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Blog: Blog2

Punta Cana, Dominican Republic. ~What I Know For Sure.

Updated: Apr 10

What sounded like soft rain landing on a tin roof, was the swaying of the Palm Tree leaves blowing in the wind. I have never noticed this before in my past travels to the Dominican. This year I felt so aware of my surroundings; hearing and noticing things and feeling more present in the moment.

This was my first Mother Daughter trip of this kind, and we were both committed to complete rest and relaxation. We listened to Oprah Winfrey's audio book "What I Know For Sure" to settle in on the plane ride. That women sure gets you thinking, which seemed to changed my perspective of what I saw, heard and even ate during our 7 days of paradise. It's so easy to get swept away with the easiness of the all-inclusive: the sun and free flowing drinks, but I wanted to really absorb everything.

I did wonder, as I people-watched laying by the ocean, what the locals think of "us" tourists. Are they annoyed at our presence, or are they grateful for the constant injection of tourism dollars in their country? We noticed tourists from all over the world sharing the same white sand as us, families from Italy, Germany, England, but mostly, Canadians like us. We were greeted by the staff as "oh Punta Canada". We laughed every time we heard this.

Our biggest obstacle every day was getting up early enough to get our towels on the beach chairs to secure a spot by the ocean. After a full buffet breakfast we headed on down to the beach to join our towels that were already hot from the sun. There is more action happening every morning now, with the staff, tractors, and men using 3 prong pitchforks to gather up the abundance of sticky brown seaweed that comes up on shore. We did notice this in Mexico, but thought maybe it was an isolated incident. From doing some research, this is now the new norm for Caribbean waters. The biggest problem is global warming—the hotter the ocean, the more these weeds reproduce.

The effects are many with this abundance of washed up seaweed:

1. Fishing boats have trouble starting their engines.

2. Beaches are unattractive for tourists.

3. Fish choke because the seaweed absorbs too much oxygen.

4. Turtles struggle to find a place to lay eggs. When they do, the babies cannot make it from the shore out to sea.

5. Dead seaweed sinks, smothering coral reefs.

So as we lay there soaking up the sun, a full crew of workers cleaned up the area for all of our benefit. What I know for sure is, even in the beauty and serenity of this beautiful place, climate change is real. The ocean is speaking to us.

We met a Great Egret, named Mia. She was our breakfast entertainment every morning, and would come as close as 2 feet away, just walking around. Little did we know that she was patiently waiting for her fresh scrambled eggs that was served to her by a lovely wait staff lady, on a large plate. She would finish her plate, and then just stand there, watching all of us. I love that she isn't shooed off, but is made to be part of the family. What I know for sure is whether its birds like Mia, or a fellow stranger - kindness always wins.

When your time is literally spent watching the waves - you really get to thinking about things. I thought about the local vendors walking up and down the beach selling their wares, some in full winter jackets, I might add. Where do they come from? Do they make a decent living for themselves? Do they have families to support? What I know for sure is, regardless if you feel they could be annoying in the constant selling, is that they are hard working people trying to make a living like you and I. Selling hair braids and one size fits all beach cover ups, and speaking to you in French, English, Italian or whatever language is needed to be spoken, might be how they are supporting their family.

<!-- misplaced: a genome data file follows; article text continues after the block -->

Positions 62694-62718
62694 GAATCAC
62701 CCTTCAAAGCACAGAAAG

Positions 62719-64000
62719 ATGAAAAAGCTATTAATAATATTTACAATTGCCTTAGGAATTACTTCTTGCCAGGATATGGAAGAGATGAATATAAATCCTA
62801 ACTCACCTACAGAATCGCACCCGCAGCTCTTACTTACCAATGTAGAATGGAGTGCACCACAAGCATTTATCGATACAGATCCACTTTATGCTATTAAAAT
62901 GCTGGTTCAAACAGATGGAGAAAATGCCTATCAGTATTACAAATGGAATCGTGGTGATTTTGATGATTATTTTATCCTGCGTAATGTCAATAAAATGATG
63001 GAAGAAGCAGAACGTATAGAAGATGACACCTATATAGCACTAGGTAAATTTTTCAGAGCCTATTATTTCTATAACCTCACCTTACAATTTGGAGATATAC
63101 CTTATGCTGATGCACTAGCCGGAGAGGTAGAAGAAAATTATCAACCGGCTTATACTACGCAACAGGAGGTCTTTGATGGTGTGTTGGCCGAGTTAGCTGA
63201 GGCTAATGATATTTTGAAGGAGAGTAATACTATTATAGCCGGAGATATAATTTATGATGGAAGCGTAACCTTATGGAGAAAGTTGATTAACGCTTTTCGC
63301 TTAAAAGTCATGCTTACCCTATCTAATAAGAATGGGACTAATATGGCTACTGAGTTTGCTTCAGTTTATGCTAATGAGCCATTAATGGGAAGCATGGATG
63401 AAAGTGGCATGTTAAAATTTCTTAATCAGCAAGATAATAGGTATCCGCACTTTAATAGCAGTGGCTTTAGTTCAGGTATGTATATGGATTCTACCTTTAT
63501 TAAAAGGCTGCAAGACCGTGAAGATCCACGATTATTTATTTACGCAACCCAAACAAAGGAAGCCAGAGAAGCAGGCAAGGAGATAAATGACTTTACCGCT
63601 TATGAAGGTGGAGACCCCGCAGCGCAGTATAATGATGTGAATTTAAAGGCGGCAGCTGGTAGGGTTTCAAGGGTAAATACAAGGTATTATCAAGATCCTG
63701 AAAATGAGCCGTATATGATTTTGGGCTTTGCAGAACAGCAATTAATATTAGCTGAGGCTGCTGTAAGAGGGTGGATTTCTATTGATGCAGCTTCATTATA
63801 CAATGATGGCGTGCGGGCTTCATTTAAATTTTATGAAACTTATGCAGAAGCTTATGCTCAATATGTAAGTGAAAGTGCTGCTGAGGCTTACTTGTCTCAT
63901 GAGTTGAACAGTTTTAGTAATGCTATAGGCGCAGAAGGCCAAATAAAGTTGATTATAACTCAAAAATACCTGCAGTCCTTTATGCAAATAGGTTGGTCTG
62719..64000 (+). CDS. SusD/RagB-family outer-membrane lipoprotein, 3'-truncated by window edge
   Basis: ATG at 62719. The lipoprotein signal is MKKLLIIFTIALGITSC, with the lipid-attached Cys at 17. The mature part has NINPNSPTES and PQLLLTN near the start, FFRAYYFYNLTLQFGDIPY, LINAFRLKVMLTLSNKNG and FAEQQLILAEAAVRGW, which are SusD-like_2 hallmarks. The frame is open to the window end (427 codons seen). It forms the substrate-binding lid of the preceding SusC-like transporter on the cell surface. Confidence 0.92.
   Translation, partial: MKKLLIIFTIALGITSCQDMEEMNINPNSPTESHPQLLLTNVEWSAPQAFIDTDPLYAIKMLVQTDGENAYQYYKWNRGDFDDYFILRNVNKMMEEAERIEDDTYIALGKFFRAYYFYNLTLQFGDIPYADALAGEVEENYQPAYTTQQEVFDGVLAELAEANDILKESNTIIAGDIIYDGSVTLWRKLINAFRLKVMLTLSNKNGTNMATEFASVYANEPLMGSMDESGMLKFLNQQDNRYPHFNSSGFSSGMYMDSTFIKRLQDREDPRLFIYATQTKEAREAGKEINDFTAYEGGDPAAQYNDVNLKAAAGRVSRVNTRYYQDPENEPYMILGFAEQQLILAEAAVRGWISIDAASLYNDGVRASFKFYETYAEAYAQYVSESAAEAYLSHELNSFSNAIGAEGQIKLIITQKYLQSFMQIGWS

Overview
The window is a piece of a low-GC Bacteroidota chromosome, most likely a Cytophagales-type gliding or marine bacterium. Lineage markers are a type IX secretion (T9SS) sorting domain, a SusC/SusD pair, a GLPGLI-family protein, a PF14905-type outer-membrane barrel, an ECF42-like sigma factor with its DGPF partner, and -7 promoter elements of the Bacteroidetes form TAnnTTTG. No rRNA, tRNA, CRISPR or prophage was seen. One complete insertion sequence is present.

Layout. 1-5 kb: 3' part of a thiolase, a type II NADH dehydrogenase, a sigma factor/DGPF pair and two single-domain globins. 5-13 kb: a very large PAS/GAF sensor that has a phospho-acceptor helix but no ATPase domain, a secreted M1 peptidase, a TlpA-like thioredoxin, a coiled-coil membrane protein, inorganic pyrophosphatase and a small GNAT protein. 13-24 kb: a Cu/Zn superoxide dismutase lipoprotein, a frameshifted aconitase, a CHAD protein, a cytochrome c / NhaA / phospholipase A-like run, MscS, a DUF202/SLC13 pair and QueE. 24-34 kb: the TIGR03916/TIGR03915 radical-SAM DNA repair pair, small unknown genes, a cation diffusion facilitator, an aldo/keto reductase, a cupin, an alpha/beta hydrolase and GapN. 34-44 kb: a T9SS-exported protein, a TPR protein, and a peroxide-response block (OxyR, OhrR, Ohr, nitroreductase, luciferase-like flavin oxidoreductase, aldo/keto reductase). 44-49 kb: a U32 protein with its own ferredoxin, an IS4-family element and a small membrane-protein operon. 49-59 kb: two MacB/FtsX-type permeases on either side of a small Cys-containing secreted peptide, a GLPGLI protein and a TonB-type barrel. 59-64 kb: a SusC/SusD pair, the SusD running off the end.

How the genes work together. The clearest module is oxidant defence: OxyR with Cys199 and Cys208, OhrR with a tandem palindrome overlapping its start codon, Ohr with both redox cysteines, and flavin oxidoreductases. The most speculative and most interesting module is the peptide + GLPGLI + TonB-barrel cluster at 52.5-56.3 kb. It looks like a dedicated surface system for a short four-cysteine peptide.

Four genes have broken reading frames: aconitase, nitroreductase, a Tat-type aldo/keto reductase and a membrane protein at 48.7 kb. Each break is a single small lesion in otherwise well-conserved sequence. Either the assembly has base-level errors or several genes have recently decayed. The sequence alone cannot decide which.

I fell in love with two local, rambunctious typical 10 year old boys running in and out of the water tumbling in sand, rolling around it, to washing it off all the while speaking Spanish to each other and laughing at whatever they said. I especially enjoyed their sand-ball, so similar to our Canadian Snowball. They roll up a ball of wet sand in a perfect ball, and they roll it again in some sand, and then proceed have a sand-ball fight. So fun! Along with these boys, were joined by 3 small dogs, one a new Mama that ran around carefree up and down the sand alongside the boys, looking like they were all living their best life, free and happy. Leigha and I sat on the sand, hoping the dogs would come and say hello, and they did. Such loving dogs, you could tell someone was taken care of them

The boys came and spoke to us too, sadly we had no idea what they were saying, but it seemed like the best story. I wondered why these boys were not in school, and how far away their homes were from the ocean. What I know for sure is, as I admired their beautiful faces, huge smiles and carefree energy, that sometimes we need to just live in the moment, and release our inhibitions, and throw sand-balls at each other.

I am especially proud of Leigha who believes that everyone deserves to be recognized for their hard work, regardless of the position they hold. She handed everyone a little money and shared her beautiful smile to the lovely lady who gave us our coffee every morning, to the guy picking up plastic glasses and garbage that people just left on the beach, and everyone in between. She hoped that this form of a thank you, made them know that she was grateful for their hard work. What I know for sure is that Leigha is one of the most gracious people I have the honor of knowing.

It was an incredible vacation, that we both enjoyed tremendously, and were so grateful for. Having this time off allowed me turn my thoughts toward other things that matter to me.


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